What is Depression?
Depression (major depressive disorder) is a mutual and serious illness that negatively affects how you feel, think, and act. Fortunately, this is also curable. Depression causes feelings of sadness and loss of interest in activities you used to enjoy. It can lead to many emotional and physical problems and reduce your function at work and home.
Symptoms of Depression can Array from Mild to Severe and may Include:
- Feeling the sad or depressed mood
- Loss of interest or wish in activities that used to be enjoyable
- Appetite changes: weight loss or gains unrelated to diet
- Sleep disturbance or excessive sleep
- Loss of energy or increased fatigue
- Increased aimless physical activity (e.g., inability to sit still, walk, wring hands) or slow movement or speech (these activities must be severe enough for others to notice)
- Feelings of worthlessness or guilt
- effort thinking, concentrating or making decisions
- Feelings of death or suicide
Symptoms must include latter at least two weeks and reflect a change in your previous level of functioning to be diagnosed with depression.
In addition, medical conditions (such as thyroid problems, a brain tumour, or vitamin deficiencies) can mimic symptoms of depression, so it’s important to rule out common medical causes.
Unhappiness affects about one in 15 adults (6.7%) in any given year. And one in six persons (16.6%) will suffer from depression at some point in their lives. Depression can occur at any time, but it first appears between late adolescence and early twenties. Women are more likely than men to suffer from depression. Some studies show that one-third of women experience a major depressive episode during their lifetime. There is a high heritability (about 40%) when first-line relatives (parents/children/siblings) are depressed.
Depression is Different from Sadness or Grief
The death of a loved one, the loss of a job or the breakup of a relationship are difficult experiences for a person. It is normal for sadness or grief to arise in response to such situations. Those who are experiencing loss can often describe themselves as “depressed”.
But being sad is not similar to being depressed. The mourning process is natural and unique and shares some common features with it. Grief and depression can accompany by intense sadness and withdrawal from normal activities. They also differ in important ways:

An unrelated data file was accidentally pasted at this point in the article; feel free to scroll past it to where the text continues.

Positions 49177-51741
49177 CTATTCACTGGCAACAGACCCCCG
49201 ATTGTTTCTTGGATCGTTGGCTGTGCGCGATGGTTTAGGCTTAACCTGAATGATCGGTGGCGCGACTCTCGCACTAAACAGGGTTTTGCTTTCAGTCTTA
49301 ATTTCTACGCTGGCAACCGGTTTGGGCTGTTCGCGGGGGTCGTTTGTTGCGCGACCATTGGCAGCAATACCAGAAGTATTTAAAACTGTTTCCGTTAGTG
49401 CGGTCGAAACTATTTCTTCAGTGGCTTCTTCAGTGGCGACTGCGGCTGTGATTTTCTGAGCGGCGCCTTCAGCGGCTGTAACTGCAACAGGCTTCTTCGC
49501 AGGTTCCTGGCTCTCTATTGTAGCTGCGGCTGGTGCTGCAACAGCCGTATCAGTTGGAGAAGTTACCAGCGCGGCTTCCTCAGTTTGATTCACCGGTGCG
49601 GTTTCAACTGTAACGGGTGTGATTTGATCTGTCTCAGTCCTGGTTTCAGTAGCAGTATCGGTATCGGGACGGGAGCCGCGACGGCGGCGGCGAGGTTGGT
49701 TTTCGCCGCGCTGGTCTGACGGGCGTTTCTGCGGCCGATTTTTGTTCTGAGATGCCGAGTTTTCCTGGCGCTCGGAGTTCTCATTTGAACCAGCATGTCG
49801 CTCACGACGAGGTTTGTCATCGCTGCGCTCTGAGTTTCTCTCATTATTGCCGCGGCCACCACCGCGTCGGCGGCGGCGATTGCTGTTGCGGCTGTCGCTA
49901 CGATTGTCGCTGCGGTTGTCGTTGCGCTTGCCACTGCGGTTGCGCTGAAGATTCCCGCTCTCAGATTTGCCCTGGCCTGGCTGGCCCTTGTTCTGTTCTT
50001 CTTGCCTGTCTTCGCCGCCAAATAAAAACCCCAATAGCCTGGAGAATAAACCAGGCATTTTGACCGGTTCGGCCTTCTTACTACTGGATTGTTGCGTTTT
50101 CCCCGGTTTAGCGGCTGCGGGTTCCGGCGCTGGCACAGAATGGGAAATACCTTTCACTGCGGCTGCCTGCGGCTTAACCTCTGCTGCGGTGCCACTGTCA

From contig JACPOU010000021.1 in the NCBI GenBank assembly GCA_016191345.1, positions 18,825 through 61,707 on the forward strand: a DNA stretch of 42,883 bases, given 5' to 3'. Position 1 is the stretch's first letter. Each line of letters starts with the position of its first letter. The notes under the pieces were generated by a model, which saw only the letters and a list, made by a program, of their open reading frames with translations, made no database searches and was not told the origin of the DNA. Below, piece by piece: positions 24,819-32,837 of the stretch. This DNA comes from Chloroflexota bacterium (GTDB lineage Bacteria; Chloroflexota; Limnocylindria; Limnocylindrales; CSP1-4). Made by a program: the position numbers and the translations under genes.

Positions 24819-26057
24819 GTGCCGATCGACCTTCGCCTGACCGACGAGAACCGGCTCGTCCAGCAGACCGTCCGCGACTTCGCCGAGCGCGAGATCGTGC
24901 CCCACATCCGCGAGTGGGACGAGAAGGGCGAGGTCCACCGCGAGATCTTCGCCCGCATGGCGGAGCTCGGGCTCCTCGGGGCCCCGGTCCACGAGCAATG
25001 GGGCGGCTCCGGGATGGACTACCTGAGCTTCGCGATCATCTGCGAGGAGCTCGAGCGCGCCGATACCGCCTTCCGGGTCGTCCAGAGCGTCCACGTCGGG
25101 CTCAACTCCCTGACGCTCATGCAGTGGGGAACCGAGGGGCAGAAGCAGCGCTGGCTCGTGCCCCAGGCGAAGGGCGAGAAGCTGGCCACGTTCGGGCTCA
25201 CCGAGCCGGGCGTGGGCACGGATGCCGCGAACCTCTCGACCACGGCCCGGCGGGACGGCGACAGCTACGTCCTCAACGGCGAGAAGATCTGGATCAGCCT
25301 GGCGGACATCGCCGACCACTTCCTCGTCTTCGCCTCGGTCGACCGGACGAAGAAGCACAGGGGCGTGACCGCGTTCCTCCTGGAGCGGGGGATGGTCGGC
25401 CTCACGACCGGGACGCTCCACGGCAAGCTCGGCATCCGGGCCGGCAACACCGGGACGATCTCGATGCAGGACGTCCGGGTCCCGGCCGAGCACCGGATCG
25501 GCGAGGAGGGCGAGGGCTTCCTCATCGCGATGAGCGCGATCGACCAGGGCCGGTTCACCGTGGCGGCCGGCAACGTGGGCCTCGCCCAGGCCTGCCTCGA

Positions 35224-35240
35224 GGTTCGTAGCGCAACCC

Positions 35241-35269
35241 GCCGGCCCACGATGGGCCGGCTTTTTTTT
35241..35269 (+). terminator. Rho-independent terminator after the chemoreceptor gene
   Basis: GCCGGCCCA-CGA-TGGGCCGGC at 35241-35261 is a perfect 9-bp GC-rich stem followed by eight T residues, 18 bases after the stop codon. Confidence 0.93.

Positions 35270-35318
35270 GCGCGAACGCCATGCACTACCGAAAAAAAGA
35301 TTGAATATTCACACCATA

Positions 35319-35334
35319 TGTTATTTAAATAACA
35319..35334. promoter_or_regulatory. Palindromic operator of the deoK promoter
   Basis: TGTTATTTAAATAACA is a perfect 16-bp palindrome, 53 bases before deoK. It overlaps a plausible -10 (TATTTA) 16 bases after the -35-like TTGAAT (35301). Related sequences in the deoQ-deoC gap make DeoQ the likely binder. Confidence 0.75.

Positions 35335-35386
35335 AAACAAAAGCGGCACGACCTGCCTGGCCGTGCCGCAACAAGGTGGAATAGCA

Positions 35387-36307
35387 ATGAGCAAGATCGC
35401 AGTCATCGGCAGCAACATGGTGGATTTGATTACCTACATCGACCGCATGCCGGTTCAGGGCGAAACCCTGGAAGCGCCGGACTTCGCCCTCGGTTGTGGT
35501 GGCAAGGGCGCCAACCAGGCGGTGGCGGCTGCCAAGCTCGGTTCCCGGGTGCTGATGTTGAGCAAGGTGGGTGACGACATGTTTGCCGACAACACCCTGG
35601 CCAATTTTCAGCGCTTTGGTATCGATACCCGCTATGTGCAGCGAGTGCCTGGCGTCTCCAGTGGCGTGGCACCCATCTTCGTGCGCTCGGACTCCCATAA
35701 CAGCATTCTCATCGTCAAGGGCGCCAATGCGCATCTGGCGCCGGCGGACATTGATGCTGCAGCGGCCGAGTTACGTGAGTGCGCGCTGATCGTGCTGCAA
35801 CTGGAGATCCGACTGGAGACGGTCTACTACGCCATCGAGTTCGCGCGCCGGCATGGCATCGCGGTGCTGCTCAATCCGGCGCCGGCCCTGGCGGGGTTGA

- With heartache, painful feelings come in waves, often interspersed with positive memories of the deceased. In major depression, mood and interest (pleasure) decline for two weeks.
- When grief is severe, self-esteem usually preserve. Feelings of worthlessness and self-hatred are common in major depression.
- During grief, thoughts of death may arise when people think or fantasise about “joining” with a deceased loved one. In major depression, studies are focused on the end of life because the person feels useless or unworthy to live or cannot cope with the pain of it.
Grief and It Can Coexist For some people, the death of a loved one, job loss, physical abuse, or a major disaster can trigger it. When grief and it coexist, suffering is more severe and lasts longer than grief without it.
The distinction between grief and it is important and can help people get the help, support, or treatment they need.
Depression Risk Factors
It can affect anyone, even someone who seems to live in relatively ideal conditions.
Several factors may play a role in it:
- Biochemistry: Differences in certain substances in the brain can contribute to symptoms of depression.
- Genetics: It can be hereditary. For example, if one identical alike suffers from depression, the other has a 70% chance of becoming ill at some point in her life.
- Personality: people with low confidence, who are easily stressed or, in general, pessimistic, are more prone to it.
- Environmental Factors: Chronic exposure to violence, neglect, abuse, or poverty can make some people more vulnerable to it.
How Depression Treat?
It is one of the most treatable mental disorders. Between 80% and 90% of people through depression eventually respond well to treatment. Almost all patients experience some relief of symptoms.
Before making a diagnosis or treatment, a health professional should perform a thorough diagnostic evaluation, including an interview and physical examination. In some cases, a blood test may ensure the depression isn’t related to a medical condition, such as thyroid problems or vitamin deficiencies (removing the medical cause would relieve symptoms like depression). The evaluation will identify specific symptoms and examine medical and family history and cultural and environmental factors to diagnose and plan a course of action.
- Electroconvulsive Therapy (ECT)
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